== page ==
Essential Tips to Write a High Quality Research Paper

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Josh Collins

Release Date

Wednesday, June 12, 2024


What makes a good research paper? This question is by no means easy to answer. After all, even different educational institutions have different standards for every type of written work! However, there are several approaches that can help you create the best version of your paper, no matter if it’s your first research or if you’ve done a dozen of them by now. So, without further ado, here are some tips on how to write an outstanding research paper.

Define your terms before you begin writing

This appears to be an obvious and unnecessary thing to do for a student who understands their topic, but this step is far more important than you might think. Let’s start with the simple fact that different scientists can see the same notions in slightly varied ways. Not only can this information give you ideas for your , but it can also save you from wrong interpretations of your own writing. After all, you can always mention which scientist’s definition you’re using before you delve into the details.

Another benefit of this approach is that it may well give you more confidence in the face of possible tricky questions from your research advisor. When you understand how the concepts you described were developed throughout the history of scientific inquiry, you might feel far more ready to face the challenges that are related to your own work. After all, professors tend to value the extra effort and appreciate it when the student knows more than they expect.

Of course, not all definitions work like that. For example, gravity is gravity, no matter which way you look at it. That’s why this approach isn’t universal and largely depends on your topic. However, the next tip applies to almost every single research paper out there.

Write your introduction after you’ve crafted the first draft

This piece of advice may sound a bit counterintuitive. However, approaching your paper like that can save you a lot of time. Many students end up changing or fully rewriting their introductions if they create it before the main body of the paper. Why does that happen and what are the benefits of creating your introduction later? Let’s take a look.

  1. Your introductions should reflect the gist of your paper. In other words, this is the first summary your readers will see, and it will shape their expectations. That’s why it should match the body of your work perfectly. However, you may change some things about your key paragraphs as you go og, and then you’ll need to re-do your intro. This factor makes many learners save it for last.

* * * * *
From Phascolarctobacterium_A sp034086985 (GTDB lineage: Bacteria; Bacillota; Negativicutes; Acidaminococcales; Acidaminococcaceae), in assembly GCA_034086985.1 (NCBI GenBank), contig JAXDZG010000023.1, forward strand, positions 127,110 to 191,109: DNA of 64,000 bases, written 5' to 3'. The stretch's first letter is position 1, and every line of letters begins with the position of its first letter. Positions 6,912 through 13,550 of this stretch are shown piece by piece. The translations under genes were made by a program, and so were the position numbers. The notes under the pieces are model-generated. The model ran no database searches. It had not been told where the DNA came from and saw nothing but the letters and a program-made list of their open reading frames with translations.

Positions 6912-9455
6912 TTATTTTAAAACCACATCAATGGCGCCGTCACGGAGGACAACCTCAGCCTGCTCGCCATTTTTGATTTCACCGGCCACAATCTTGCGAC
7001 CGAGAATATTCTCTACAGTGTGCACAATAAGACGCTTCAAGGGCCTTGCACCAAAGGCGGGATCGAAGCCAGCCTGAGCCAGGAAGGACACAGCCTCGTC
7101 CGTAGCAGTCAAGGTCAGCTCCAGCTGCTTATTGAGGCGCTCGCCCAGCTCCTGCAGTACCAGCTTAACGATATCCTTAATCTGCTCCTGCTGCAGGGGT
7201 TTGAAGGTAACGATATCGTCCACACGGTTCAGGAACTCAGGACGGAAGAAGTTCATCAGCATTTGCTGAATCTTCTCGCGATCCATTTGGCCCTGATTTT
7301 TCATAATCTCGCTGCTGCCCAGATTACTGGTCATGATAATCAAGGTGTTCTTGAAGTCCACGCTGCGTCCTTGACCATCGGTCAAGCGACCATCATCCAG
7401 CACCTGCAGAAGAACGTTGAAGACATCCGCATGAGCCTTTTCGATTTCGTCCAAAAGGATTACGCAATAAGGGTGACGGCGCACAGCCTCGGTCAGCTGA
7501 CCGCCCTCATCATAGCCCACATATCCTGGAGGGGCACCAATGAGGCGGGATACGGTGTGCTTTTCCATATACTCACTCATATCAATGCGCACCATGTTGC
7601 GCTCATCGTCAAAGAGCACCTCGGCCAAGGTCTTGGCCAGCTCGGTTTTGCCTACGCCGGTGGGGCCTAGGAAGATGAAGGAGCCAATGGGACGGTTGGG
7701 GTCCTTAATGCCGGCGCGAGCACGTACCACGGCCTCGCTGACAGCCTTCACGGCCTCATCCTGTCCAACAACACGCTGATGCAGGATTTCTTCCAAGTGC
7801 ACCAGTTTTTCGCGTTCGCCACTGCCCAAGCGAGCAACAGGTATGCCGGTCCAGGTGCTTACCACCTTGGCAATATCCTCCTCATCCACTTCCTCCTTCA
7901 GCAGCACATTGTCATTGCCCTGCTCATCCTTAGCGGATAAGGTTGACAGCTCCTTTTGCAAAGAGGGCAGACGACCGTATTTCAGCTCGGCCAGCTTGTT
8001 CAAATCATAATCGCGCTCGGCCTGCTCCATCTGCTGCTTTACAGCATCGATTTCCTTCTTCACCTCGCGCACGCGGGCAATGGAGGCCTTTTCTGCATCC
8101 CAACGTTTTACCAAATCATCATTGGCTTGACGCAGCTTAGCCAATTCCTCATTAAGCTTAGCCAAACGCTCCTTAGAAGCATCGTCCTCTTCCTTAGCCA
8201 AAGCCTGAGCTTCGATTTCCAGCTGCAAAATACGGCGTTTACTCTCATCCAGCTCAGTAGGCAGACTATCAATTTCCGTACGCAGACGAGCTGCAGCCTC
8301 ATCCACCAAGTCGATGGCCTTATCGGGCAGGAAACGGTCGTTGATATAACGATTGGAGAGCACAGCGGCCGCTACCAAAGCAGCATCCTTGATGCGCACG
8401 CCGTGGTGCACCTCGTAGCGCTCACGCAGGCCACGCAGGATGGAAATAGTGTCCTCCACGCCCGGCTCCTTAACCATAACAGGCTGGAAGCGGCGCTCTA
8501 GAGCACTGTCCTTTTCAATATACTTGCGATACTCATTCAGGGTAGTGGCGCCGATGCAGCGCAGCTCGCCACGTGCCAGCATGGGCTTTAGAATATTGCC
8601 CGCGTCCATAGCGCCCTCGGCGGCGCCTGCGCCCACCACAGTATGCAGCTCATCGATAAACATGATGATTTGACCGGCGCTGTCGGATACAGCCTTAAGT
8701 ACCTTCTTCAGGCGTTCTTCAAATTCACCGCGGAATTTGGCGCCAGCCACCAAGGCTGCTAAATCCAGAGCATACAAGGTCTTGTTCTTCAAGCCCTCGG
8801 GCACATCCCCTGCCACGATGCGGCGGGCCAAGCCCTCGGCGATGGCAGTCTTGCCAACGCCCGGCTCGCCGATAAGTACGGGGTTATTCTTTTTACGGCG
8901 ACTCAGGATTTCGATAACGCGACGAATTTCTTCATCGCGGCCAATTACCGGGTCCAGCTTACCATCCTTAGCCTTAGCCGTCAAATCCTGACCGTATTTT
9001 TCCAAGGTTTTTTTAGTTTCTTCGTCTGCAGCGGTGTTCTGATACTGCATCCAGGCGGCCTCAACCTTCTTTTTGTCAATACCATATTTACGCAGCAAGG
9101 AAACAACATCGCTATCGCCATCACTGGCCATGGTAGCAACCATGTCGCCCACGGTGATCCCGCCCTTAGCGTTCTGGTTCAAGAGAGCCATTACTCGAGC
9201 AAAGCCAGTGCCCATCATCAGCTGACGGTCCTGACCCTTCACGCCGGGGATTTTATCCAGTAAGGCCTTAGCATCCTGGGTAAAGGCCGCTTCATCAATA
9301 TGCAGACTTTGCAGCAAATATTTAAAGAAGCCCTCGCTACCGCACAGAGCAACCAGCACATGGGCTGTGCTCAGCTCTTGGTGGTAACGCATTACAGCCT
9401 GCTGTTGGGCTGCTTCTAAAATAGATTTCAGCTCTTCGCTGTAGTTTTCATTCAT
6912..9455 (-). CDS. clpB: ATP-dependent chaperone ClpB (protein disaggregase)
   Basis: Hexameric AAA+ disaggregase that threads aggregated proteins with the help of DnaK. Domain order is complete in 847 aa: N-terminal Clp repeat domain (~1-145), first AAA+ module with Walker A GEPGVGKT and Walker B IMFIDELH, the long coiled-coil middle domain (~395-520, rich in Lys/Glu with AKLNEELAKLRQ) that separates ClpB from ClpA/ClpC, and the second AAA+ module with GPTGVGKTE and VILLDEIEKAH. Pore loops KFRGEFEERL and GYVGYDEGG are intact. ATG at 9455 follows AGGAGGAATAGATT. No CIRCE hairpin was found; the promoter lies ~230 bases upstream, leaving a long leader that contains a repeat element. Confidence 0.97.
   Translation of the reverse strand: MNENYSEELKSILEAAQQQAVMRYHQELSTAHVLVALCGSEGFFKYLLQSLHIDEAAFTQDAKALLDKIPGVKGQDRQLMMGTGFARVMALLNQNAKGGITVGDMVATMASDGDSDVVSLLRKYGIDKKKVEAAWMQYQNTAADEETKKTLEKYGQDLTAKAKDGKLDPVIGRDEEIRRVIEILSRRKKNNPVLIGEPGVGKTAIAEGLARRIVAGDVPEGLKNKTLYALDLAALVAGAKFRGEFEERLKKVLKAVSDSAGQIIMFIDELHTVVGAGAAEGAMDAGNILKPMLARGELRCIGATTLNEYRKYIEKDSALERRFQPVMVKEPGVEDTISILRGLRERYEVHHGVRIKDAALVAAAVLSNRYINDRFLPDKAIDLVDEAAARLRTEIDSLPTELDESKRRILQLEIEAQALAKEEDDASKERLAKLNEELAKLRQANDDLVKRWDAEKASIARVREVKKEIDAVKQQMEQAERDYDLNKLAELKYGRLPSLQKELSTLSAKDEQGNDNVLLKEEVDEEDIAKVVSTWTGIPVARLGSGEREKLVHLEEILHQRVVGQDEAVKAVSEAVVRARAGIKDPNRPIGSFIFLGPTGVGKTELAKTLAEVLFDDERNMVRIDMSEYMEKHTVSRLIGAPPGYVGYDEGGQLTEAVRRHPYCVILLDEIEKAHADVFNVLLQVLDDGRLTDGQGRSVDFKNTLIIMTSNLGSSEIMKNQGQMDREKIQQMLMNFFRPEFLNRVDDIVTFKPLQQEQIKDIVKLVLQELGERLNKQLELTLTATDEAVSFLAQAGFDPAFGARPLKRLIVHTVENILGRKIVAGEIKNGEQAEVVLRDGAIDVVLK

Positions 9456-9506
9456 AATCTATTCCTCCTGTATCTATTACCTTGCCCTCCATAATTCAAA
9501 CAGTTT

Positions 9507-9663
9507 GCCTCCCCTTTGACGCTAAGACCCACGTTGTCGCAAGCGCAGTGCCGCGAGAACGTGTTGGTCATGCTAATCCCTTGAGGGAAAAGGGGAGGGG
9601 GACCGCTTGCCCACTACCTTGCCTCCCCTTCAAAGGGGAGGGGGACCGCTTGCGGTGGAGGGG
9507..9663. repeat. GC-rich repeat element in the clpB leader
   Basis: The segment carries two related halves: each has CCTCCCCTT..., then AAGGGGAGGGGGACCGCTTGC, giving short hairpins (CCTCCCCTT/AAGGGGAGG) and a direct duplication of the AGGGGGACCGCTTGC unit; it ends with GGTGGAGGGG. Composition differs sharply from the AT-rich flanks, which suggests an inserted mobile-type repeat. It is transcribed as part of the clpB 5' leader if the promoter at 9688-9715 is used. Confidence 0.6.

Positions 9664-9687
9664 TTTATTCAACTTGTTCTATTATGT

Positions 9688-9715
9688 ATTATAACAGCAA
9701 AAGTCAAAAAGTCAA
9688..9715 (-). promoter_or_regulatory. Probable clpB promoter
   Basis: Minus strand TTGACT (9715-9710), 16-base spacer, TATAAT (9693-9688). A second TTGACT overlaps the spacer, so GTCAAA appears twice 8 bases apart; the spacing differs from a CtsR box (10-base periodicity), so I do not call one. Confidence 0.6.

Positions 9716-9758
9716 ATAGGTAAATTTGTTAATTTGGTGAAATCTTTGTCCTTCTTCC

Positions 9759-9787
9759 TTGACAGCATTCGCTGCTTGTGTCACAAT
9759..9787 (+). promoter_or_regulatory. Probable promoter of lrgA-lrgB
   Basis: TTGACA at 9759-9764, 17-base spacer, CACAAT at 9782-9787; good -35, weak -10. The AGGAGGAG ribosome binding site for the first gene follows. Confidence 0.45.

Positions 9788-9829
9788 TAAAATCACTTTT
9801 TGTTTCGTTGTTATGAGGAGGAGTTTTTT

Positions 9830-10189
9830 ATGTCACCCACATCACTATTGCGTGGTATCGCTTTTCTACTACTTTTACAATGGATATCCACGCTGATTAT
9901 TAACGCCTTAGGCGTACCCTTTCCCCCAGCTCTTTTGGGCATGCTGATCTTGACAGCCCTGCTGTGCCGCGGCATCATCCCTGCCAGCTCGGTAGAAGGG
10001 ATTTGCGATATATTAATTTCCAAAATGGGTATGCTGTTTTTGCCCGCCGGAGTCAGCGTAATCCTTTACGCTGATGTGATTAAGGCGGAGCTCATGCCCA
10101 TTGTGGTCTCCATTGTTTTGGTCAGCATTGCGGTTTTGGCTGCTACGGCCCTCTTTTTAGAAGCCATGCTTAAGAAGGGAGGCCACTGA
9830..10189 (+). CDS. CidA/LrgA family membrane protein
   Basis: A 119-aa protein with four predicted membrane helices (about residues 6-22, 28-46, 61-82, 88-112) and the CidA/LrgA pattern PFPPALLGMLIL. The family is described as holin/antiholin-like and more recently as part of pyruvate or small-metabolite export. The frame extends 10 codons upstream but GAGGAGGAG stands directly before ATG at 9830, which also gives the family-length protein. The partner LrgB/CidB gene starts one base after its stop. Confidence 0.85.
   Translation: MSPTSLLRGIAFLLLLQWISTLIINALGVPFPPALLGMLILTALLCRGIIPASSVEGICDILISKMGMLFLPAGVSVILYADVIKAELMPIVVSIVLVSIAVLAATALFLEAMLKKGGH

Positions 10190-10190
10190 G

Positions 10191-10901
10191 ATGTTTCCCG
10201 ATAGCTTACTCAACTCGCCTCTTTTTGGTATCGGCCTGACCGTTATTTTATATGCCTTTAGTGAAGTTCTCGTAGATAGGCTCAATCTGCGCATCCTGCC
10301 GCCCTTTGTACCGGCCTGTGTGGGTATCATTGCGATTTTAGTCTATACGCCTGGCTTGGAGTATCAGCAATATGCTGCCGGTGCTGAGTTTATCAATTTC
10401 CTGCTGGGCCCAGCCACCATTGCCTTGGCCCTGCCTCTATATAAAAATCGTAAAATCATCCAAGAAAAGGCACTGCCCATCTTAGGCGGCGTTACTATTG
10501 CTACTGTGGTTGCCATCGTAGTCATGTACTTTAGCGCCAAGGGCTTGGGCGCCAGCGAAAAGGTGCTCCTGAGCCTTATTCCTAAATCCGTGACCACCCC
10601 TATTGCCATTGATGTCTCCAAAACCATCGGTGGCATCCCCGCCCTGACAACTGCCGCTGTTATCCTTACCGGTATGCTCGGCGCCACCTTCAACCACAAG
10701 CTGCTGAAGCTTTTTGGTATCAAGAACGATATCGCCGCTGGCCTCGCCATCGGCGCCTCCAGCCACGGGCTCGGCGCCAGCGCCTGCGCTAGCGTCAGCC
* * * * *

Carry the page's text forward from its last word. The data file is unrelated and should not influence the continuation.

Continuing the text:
2. Your thesis statement needs to match all the key research points. Unless you have outlined and planned these points, preparing all quotes in advance, you will likely change them. On top of that, changes may happen even with a perfect outline. That’s why the last sentence of your introduction can wait until you complete the hardest part.
  3. You might feel more free to write your thoughts using this approach. When you don’t have to match everything you write to the ready introduction, you might find yourself more at ease. In this state, you’re likely to think outside the box, which may well result in a better research paper. Even though the first 2 reasons are far more practical, we can’t underestimate the psychological impact of this approach.

Don’t overfill your paper with quotations

Perhaps finding an ideal proportion of quotes and your own interpretations of these quotes is one of the biggest challenges you will face when writing your research paper. The general advice here is to follow your professor’s guidelines on the number of sources and take no more than 2 citations from each work you cite. Otherwise, quotes might replace your own thoughts and result in a compilation of someone else’s ideas rather than a compelling paper.

To avoid the scenario described above, you’ll have to stay persuasive and formal, keeping the tone and quality of your writing the same throughout your text. Of course, you shouldn’t write your research paper in the same way you’d craft a speech, so you’ll need no rhetorical questions or similar persuasive constructions. Instead, focus on building strong arguments that rely on credible sources and further your main idea.

Another important thing to understand is that your research paper shouldn’t be all about supporting your main point, as you can explore the scientific works that may refute it. If your research requires a hypothesis, don’t be afraid to admit if your scientific assumption doesn’t stand the test of thorough investigation. What’s far more important is to pursue an in-depth understanding of your topic and be honest with your readers. As long as you write with these principles in mind, you’re sure to craft a strong research paper.

Strike a balance between formality and inspiration

This final tip may sound vague, and it’s certainly easier said than done. Nevertheless, it’s important not to forget that your ideas and thoughts are the “glue” that brings your research together. If you just copy or paraphrase a bunch of brilliant quotes, that won’t be enough for a good paper. What you need to do is use those citations to strengthen your own thoughts and prove your theories. This approach will definitely show your professors that you’re on the right track.


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